As restrictions increase in Burma, poor workers grow desperate for food

By June 2, 2020

Myanmar (CAM) — Burma (Myanmar) has one of the lowest rates of COVID-19 disease in the world, but its cases are said to be vastly underreported, and the country’s poor are especially hard-hit by outbreaks and containment measures.

Since the nearly 88-percent Buddhist country acknowledged its first case of COVID-19 on March 23, national and regional government agencies have ordered lockdowns of buildings and streets with confirmed cases, stay-at-home measures, and restrictions on travel, according to an online magazine devoted to Asian regions, The Diplomat.

While social-distancing measures became increasingly stringent in April, essential shops and markets remained open, and restaurants and food stalls could sell takeout orders. The closure of all factories in one area, however, left a local ministry’s impoverished congregation wondering how they would survive, its director said.

“Our church people are very poor, hand-to-mouth people – they have nothing to eat now,” the ministry leader said. “From the church offering, we purchased rice bags, cooking oil and beans, and we distributed as much as we could. But that will help them only about two weeks. After one more week, how will they survive?”

The livelihoods of over 30 million people are at risk of a triple whammy from job losses, lockdown and the lack of sufficient safety nets to fall back upon.

Such scenarios are taking place in many parts of the country where 24.8 percent of the people are poor and nearly 33 percent on the verge of dropping below the poverty line due to such unexpected shocks, according to The Diplomat.

“‘Oh, God, take care of your people for our daily bread,’ this is our prayer,” the ministry director said. “May I invite you to pray with us for these kinds of people in our ministry fields in Myanmar.”

Vulnerable People

In early May, Burma reported just 185 cases of novel coronavirus infection with six fatalities, figures considered wildly undercounted considering the country’s growing position as an international travel hub, including visitors to and from China.

About 23 percent of the population has at least one chronic illness that puts them at greater risk if infected by the new coronavirus, The Diplomat reported. Even with increased health protections in social programs since Burma’s 2010 reforms, it noted, 83 percent of the country’s 24 million workers are in the informal sector of jobs such as street vendors or day-laborers, which falls outside the social safety net.

About 62 percent of Burma’s people are estimated to have no savings, the outlet reported.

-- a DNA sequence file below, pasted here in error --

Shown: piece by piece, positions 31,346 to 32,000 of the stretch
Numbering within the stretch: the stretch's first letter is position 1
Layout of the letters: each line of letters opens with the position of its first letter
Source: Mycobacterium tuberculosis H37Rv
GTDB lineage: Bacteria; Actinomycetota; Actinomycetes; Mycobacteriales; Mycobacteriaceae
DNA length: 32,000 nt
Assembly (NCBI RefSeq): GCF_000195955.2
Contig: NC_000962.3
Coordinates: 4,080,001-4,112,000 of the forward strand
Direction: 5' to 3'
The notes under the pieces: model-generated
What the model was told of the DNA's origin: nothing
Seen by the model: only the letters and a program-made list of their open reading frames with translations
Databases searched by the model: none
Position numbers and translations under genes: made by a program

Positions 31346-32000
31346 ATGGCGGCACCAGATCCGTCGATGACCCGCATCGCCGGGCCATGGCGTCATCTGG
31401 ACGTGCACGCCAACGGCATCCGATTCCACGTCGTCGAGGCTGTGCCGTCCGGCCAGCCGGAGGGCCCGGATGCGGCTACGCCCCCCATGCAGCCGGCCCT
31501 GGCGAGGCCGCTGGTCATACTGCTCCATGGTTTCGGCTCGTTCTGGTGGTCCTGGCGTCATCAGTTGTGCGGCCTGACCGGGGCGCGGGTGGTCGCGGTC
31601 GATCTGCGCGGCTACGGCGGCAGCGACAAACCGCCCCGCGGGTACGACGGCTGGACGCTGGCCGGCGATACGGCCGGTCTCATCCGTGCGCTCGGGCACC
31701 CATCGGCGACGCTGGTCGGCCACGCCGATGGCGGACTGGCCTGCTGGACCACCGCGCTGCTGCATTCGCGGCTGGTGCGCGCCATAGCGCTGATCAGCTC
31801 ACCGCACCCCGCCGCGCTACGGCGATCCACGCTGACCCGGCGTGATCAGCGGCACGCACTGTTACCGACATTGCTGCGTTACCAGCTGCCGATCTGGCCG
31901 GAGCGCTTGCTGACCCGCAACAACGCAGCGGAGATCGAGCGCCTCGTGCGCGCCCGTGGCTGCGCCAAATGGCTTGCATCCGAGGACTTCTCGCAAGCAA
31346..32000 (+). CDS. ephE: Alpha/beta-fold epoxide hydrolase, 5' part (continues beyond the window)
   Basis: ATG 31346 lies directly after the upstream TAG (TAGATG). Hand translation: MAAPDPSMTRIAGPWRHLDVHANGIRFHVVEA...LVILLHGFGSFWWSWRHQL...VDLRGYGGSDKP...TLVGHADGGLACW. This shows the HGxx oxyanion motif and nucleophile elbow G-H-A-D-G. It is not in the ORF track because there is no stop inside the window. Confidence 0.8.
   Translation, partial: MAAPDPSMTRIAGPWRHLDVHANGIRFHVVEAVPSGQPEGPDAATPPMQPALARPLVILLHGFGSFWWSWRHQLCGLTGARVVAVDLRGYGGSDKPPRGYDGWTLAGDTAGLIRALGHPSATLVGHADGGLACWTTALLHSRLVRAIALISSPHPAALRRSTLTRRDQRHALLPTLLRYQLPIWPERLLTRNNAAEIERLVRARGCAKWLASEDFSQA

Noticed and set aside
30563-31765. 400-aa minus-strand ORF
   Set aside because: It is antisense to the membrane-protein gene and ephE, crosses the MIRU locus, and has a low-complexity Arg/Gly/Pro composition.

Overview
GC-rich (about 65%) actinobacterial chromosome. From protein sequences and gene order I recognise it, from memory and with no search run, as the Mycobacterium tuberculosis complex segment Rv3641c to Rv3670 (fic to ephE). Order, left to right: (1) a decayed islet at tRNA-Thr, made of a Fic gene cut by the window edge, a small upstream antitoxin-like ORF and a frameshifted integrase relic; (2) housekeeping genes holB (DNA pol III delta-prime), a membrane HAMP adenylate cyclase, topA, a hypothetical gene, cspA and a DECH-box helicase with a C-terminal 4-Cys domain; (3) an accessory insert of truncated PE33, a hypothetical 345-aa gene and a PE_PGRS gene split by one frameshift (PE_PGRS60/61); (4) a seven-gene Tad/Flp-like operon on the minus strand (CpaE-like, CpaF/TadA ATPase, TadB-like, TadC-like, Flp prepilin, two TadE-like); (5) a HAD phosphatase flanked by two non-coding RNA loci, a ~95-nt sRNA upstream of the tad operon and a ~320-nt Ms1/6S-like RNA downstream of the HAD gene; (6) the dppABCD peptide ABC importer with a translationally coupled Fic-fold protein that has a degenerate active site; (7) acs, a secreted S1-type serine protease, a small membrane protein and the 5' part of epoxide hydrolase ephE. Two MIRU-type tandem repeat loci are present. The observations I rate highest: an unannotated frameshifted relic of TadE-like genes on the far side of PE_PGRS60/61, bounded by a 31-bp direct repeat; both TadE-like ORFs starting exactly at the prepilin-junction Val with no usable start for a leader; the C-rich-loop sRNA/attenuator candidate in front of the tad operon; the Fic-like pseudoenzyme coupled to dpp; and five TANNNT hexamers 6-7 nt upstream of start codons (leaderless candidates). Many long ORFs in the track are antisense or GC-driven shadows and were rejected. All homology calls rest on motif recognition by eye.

“This means that the livelihoods of over 30 million people are at risk of a triple whammy from broader economic trends (e.g. job losses in the garment and tourism sectors); lockdown-specific logistics such as getting adequate food and sanitation supplies; and the lack of sufficient safety nets to fall back upon,” it stated.

Most government help goes to the ethnic Bamar-majority in the area of Yangon, the country’s capital, according to Foreign Policy magazine. Consequently, local Christian ministries in outlying areas are in prime position to distribute food aid to the neediest communities when allowed according to the necessary precautions.

Physical and Spiritual Provision

Workers provide such aid in Christ’s name. While local ministries have decades of experience in distributing aid and developing communities, their workers are profoundly gospel-driven.

Asserting that God alone, not any one preacher, draws people to Christ, local evangelists are eager to proclaim the gospel in a country where 90 percent of the people worship idols, the leader of another native ministry said.

(Graphic courtesy of Christian Aid Mission via Facebook)

“We approached the village authority for permission to share the gospel,” he said of a March 22-23 outreach in a 100-percent Buddhist area. “No Christian was there. It was miraculous for us that the village authority allowed us to use the village hall for the evangelistic camp. He made no opposition to us.”

Cutting the planned four-day outreach to two days due to impending coronavirus restrictions, workers shared the gospel with 70 adults and 15 children for two full days, he said.

“We provided food, Bibles, notebooks, ballpoint pens and some other literature,” the leader said. “Though the time was short, God was at work, and many people professed that they accepted Jesus Christ as their Savior.”

Previously, before lockdowns became stringent and widespread, workers on March 18-22 held an evangelistic camp at another village in teachings for groupings of adults, youths, children 8 to 13, and kids younger than 8, he said.

“Every day, attendance was 45-50 adults, 24 youths, 65 to 70 children 8-13 years old and 30 to 40 of the younger children,” he said. “We had gospel meetings at 7 p.m. every evening. By the grace of God, around 30 adults and 18 young people come to faith in the Lord Jesus Christ. The children also professed that they accept Jesus Christ as their own personal Savior and Lord.”

Ministry leaders are hoping lockdowns and travel restrictions phase out soon so they can continue providing food, Bibles, and the gospel to the physically and spiritually needy. Please consider what you can do to help them prepare to meet overwhelming needs.

More about Christian Aid Mission’s ministry to Southeast Asia here.

 

 

Header image courtesy of Christian Aid Mission.

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